HIV and Older Adults
April 2, 2018
Does HIV Affect Older Adults?
Yes, anyone -- including older adults -- can get HIV. According to the Centers for Disease Control and Prevention (CDC), in 2014, an estimated 45% of Americans living with diagnosed HIV were aged 50 and older.
The population of older adults living with HIV is increasing for the following reasons:
For these reasons, the population of people living with HIV will increasingly include older adults.
Are the Risk Factors for HIV the Same for Older adults?
Many risk factors for HIV are the same for adults of any age. But like many younger people, older adults may not be aware of their HIV risk factors. HIV is most commonly spread by:
Some age-related factors also put older adults at risk for HIV infection. For example, older adults who begin dating again after a divorce or the death of a partner may not use condoms if they are unaware of the risk of HIV.
Age-related thinning and dryness of the vagina may increase the risk of HIV infection in older women. In addition, women who are no longer concerned about pregnancy may not use a female condom or ask their partners to use a male condom during sex.
Talk to your health care provider about your risk of HIV infection and ways to reduce your risk.
Should Older Adults Get Tested for HIV?
CDC recommends that everyone 13 to 64 years old get tested for HIV at least once and that people at high risk of infection get tested more often. Your health care provider may recommend HIV testing if you are over 64 and at risk for HIV infection.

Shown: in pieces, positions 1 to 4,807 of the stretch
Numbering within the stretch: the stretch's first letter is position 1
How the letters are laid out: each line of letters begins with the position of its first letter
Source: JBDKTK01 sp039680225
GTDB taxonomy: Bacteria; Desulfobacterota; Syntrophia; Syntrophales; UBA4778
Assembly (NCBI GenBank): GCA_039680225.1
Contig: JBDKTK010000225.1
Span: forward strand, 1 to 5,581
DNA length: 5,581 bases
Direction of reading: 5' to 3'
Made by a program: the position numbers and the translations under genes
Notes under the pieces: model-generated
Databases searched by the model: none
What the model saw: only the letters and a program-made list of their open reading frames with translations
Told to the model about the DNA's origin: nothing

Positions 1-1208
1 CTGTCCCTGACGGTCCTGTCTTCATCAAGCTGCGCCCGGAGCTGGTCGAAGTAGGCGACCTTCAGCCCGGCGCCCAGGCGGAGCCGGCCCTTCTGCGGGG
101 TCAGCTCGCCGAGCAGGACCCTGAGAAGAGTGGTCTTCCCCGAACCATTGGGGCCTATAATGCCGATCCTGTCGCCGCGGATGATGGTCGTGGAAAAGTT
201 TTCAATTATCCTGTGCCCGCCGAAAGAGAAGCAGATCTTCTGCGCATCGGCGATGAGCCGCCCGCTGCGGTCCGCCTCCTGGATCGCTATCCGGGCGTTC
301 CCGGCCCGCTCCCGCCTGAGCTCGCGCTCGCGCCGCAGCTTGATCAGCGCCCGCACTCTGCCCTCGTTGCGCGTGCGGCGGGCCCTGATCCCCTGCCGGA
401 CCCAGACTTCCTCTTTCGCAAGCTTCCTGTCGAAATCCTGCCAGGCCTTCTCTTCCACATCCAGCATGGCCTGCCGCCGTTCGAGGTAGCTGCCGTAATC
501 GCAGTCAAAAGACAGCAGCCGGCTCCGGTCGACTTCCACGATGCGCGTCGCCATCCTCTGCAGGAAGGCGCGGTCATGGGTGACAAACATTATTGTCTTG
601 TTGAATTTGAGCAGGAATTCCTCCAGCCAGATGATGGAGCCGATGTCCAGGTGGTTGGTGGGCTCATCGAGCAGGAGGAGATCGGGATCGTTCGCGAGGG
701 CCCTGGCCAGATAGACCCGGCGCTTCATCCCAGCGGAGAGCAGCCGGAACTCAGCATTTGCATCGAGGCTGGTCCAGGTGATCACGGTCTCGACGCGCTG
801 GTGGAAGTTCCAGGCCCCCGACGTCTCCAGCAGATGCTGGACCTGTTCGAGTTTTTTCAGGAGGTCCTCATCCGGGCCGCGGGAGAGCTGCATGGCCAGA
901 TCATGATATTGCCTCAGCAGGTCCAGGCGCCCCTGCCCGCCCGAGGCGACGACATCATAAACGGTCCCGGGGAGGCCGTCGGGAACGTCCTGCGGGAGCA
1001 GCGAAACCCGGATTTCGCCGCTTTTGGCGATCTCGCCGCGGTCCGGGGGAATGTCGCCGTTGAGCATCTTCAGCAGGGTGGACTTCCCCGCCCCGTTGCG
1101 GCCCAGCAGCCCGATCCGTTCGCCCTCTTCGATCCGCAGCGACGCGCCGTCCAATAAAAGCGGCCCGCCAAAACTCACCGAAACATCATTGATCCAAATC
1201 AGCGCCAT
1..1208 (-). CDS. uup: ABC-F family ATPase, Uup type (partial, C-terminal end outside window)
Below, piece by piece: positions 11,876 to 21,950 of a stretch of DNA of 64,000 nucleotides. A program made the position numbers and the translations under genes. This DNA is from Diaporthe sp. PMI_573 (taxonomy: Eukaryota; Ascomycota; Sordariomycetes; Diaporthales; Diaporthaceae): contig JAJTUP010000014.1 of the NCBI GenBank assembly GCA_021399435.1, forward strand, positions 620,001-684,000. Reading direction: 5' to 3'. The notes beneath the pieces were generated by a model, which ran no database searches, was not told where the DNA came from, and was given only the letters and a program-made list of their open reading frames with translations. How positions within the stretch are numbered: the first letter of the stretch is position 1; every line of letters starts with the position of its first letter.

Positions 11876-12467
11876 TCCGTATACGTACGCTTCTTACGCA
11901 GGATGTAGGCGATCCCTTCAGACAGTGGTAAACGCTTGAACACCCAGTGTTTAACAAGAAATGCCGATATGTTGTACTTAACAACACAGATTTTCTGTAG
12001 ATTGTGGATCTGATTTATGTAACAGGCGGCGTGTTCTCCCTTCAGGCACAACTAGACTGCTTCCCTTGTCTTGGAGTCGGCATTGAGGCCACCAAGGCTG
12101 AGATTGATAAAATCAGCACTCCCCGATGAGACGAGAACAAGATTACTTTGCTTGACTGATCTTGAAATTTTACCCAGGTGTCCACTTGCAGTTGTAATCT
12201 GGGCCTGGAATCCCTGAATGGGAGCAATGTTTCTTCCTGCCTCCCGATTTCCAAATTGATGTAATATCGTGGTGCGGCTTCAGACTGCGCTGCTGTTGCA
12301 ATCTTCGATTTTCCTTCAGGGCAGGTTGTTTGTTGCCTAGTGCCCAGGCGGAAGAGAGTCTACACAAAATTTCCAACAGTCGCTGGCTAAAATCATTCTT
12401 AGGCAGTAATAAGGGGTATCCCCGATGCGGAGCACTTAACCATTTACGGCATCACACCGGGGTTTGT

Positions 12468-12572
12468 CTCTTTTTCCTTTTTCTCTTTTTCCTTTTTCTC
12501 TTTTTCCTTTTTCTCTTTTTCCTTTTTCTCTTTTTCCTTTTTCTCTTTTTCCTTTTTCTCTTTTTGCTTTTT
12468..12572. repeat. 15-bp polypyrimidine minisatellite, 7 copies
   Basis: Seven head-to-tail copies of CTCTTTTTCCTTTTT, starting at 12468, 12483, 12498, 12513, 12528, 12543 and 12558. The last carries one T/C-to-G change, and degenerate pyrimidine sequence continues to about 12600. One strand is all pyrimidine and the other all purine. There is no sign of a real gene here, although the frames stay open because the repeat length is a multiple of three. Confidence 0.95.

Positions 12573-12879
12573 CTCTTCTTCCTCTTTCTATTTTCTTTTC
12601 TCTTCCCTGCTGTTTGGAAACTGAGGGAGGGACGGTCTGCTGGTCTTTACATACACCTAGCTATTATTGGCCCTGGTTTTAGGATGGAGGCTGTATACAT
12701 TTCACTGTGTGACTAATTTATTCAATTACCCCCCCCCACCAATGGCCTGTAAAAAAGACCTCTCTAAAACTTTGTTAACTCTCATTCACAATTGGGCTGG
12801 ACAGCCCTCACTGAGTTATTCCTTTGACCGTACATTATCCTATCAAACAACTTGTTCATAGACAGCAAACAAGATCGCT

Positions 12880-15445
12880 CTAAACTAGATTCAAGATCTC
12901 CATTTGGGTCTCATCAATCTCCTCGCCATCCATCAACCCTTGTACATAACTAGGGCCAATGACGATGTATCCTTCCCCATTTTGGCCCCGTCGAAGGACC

For several reasons, older people are less likely to get tested for HIV:
For these reasons, HIV is more likely to be diagnosed at an advanced stage in many older adults. When diagnosed late, HIV is more likely to advance to AIDS.
Ask your health care provider whether HIV testing is right for you. Use these questions from healthfinder.gov to start the conversation: HIV Testing: Questions for the doctor.
Is HIV Treatment the Same for Older Adults?
Treatment with HIV medicines is recommended for everyone with HIV, and HIV treatment recommendations are the same for older and younger adults. However, age-related factors can complicate HIV treatment in older adults.
Despite these age-related factors, some studies have shown that older adults are more adherent to their HIV medicine regimens -- meaning they take their HIV medicines every day and exactly as prescribed -- than younger adults.
Where Can I Find More Information About HIV and Aging?
Click on the links below to find more information about HIV and aging. This fact sheet is based on information from these sources:
From the Department of Health and Human Services:
From the National Institute on Aging:
[Note from TheBody: This article was created by AIDSinfo, who last updated it on Apr. 2, 2018. We have cross-posted it with their permission.]
This article was provided by AIDSinfo. Visit the AIDSinfo website to find out more about their activities and publications.
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